The yo-yo phenomenon is the predictable effect of crash dieting. Here’s how it happens:
When you go on a very low-calorie diet, say 800 calories or less per day, the weight comes off rapidly at first. But this extreme calorie-cutting causes your metabolism to slow down to conserve energy. Weight loss tapers off. You reach a “plateau” and weight loss dwindles over the following weeks. At that point, many dieters become discouraged and throw in the towel.
Unfortunately, because your metabolic rate stays depressed for up to two months (even after you start eating normally), when you do return to a normal caloric intake, your slower metabolic rate ensures rapid weight gain, often exceeding your original weight. If you start yet another diet, determined to lose those excess pounds “once and for all,” you’ll find it more difficult to lose weight and easier to gain it back.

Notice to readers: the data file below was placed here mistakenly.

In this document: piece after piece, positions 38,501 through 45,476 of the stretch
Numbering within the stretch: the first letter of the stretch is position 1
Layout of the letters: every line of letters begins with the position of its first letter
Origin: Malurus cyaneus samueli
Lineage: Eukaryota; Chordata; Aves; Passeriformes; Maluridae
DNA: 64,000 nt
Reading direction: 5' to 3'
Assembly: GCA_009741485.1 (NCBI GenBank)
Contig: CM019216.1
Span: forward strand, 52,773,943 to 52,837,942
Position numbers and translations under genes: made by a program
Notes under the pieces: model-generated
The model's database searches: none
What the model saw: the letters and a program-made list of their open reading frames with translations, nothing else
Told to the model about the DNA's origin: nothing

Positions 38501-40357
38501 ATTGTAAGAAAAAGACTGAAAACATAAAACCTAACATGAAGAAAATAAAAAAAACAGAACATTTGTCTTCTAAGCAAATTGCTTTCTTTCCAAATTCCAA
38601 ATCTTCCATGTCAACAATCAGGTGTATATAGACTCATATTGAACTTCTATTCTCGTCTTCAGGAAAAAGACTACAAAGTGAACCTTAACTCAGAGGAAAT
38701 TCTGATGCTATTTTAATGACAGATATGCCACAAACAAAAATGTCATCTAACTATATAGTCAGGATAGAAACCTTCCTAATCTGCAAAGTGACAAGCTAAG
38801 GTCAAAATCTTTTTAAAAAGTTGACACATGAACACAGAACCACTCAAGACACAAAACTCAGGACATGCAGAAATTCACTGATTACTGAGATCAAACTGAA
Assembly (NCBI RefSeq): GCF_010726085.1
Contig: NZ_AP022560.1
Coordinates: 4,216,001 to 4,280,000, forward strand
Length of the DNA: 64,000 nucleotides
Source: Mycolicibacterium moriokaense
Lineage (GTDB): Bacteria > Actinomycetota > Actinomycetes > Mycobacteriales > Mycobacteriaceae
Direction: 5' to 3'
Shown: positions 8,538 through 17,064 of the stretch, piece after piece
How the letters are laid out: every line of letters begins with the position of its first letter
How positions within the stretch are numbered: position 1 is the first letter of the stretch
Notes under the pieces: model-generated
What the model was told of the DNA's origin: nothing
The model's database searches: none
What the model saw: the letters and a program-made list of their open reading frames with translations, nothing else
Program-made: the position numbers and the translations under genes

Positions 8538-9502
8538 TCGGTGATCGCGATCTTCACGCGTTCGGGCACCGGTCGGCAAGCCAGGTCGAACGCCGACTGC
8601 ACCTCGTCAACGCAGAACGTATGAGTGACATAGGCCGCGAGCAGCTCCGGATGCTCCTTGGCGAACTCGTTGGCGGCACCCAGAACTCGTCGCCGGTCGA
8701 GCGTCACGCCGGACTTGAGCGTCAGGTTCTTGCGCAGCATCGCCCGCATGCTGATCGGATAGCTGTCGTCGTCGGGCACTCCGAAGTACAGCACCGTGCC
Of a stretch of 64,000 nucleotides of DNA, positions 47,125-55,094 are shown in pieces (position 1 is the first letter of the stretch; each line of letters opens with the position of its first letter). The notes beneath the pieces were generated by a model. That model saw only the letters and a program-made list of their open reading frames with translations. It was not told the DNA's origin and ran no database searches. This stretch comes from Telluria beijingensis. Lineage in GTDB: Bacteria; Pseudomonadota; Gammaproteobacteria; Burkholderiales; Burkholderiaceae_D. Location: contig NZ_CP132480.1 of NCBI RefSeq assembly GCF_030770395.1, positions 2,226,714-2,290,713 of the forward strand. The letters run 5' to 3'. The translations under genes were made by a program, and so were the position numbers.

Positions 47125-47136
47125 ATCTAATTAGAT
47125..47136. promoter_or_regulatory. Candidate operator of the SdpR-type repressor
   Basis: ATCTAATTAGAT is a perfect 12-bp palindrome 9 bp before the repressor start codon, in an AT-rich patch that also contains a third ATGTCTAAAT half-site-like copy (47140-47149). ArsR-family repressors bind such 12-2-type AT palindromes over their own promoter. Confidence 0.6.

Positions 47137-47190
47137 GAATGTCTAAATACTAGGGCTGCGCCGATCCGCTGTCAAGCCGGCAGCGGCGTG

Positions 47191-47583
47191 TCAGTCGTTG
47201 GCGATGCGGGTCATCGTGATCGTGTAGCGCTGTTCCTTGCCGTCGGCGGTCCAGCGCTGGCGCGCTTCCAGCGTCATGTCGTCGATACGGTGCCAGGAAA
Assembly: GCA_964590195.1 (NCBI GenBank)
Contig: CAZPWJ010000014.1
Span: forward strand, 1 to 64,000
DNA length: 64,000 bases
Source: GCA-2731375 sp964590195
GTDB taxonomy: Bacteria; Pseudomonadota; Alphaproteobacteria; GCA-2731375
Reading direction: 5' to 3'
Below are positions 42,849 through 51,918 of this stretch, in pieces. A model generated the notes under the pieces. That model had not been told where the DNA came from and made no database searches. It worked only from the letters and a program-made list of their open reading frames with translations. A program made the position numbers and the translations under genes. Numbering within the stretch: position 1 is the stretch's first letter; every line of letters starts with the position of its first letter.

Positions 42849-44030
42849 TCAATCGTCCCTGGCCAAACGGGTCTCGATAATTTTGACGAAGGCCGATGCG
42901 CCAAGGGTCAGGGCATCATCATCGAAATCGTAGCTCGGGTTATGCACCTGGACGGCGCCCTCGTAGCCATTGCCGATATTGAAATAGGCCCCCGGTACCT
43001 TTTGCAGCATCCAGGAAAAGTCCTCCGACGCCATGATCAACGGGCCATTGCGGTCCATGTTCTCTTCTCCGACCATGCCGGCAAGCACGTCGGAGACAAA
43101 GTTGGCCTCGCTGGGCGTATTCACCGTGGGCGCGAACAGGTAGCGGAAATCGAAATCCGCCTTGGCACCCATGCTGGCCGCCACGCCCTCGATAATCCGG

By repeatedly losing and regaining weight, or “yo-yoing,” you’ve encouraged your body to become very efficient at making and storing fat. Because of this, damage done by crash diets can be difficult to reverse.
Fortunately, it is possible to lose weight and keep it off. One great way is to participate in my Diabesity Challenge. Click on the link to learn all about this sure-fire way to shed excess pounds and keep diabetes and metabolic syndrome at bay.